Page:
Alright, I feel a little cheesy, maybe even over-the-top using this video, but it perfectly describes how I feel at this very moment. And I can't help but smile as their singing picks up.
The first full week of the New Year really could not have gone any much better. Besides going to the wrong building and being late for my very first class of the semester, (and feeling like a freshman again) school went smoothly.
A few weeks ago, I was asked if I would be able to come down to help out with an EDSN (Eating Disorder Support Network... I think?) meeting at the treatment center I went to last year. Of course, I said I was one hundred and fifty percent in and couldn't be more thrilled. These meetings are held once a month after program hours and I would be part of a panel of former patients doing well in recovery. Each meeting has a different topic. This month, parents, friends, and loved ones of those struggling with an eating disorder were told to come with questions for all of us on the panel. It was a really smart way for parents to get inside of our heads a little and start understanding the eating disorder thought process.
Last week, I was also asked to come in and talk to the patients during their afternoon group therapy. It was the same kind of set up; I told a little bit of my story and then had more of a question and answer session. Again, I accepted with a huge smile on my face.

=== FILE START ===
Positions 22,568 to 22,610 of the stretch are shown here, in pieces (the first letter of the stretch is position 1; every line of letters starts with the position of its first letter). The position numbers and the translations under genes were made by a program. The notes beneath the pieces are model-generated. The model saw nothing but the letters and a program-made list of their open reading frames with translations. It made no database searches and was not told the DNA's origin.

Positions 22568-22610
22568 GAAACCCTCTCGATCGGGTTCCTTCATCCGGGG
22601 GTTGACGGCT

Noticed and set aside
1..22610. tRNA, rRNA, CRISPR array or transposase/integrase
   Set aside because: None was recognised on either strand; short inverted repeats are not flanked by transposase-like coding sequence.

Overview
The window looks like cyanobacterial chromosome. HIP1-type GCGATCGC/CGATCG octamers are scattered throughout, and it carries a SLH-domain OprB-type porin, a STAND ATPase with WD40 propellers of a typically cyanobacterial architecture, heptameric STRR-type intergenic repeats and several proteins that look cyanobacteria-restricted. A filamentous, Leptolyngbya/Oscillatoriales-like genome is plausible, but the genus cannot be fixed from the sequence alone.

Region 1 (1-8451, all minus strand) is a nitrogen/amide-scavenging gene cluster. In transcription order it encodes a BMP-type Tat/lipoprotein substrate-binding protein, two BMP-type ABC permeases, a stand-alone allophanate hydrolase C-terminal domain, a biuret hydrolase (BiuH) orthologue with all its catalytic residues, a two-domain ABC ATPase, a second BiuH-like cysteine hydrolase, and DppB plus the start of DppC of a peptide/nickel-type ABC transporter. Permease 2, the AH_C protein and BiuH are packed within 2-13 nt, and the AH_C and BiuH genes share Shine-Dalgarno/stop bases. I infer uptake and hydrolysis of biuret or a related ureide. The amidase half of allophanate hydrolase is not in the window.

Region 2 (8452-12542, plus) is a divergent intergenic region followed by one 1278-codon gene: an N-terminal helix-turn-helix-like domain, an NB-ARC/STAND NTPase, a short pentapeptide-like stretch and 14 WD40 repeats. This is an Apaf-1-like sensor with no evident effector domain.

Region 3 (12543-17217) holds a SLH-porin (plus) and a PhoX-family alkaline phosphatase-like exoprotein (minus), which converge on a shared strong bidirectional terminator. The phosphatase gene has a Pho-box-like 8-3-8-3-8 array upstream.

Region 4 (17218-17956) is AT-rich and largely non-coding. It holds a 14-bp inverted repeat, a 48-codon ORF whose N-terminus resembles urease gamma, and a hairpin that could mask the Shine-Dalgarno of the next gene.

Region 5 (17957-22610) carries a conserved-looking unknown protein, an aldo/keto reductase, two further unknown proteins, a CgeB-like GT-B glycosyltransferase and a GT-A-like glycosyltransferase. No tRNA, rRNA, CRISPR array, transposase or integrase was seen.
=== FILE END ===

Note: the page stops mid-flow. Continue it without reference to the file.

Unfortunately, as the days went by and January 10th got closer, I began to feel my dreaded anticipatory anxiety build up. This is something I excel in. As something eventful approaches in my life, I start to get worked up days, sometimes weeks in advance. If you read my "What If..." post, you know exactly what I'm talking about. Instead of living in the moment, I jump ahead and drive myself insane thinking of all the possible outcomes.
Waiting for anything kills me; in my perfect world, we wouldn't ever have to wait.
The day before my little trip, I found myself in a cycle of perfectionism thoughts. I was worried I wouldn't appear perfect to my old treatment team and I wouldn't be doing well enough in my recovery. As much as I don't want to admit this, I also found myself shopping and buying a new outfit for the big day. It's not like I was going on a first date or something; I really had no one to impress.
After spilling my guts to a good friend and telling her how much I was freaking out, she reminded me that recovery isn't perfect, so why should I expect the same out of myself? She told me to simply be real, be genuine, be ME. She said they are looking for real people in recovery with real struggles and insight.
At first I thought, "Yeah, whatever. Easy for you to say."
However, thankfully, on my drive down there I started to understand what my friend was trying to say. This entire recovery process I have been trying to figure out who Kelsi Cronkright really is deep down inside and whether I like it or not, this eating disorder will always be a part of me. That is real, that is genuine, and that is ME. If I could simply relax and share the truth of my story, then it would be beyond perfect or good enough.
Both meetings, with the patients and the parents, went well in my opinion. My nerves were higher with the patients, but I think that's normal. After all of the needless anxiety, I realized now more than ever, that this is what I am meant to do with my life- spread awareness and do my best to help others with similar struggles to my own.
That might have been the best day I've had in years. I have a much greater sense of motivation and self confidence than ever before. If I could sing or dance like the Sister Act 2 choir, I would be doing just that all day long, but I can't, so smiling will have to do for now.
Be real, be genuine, be YOU.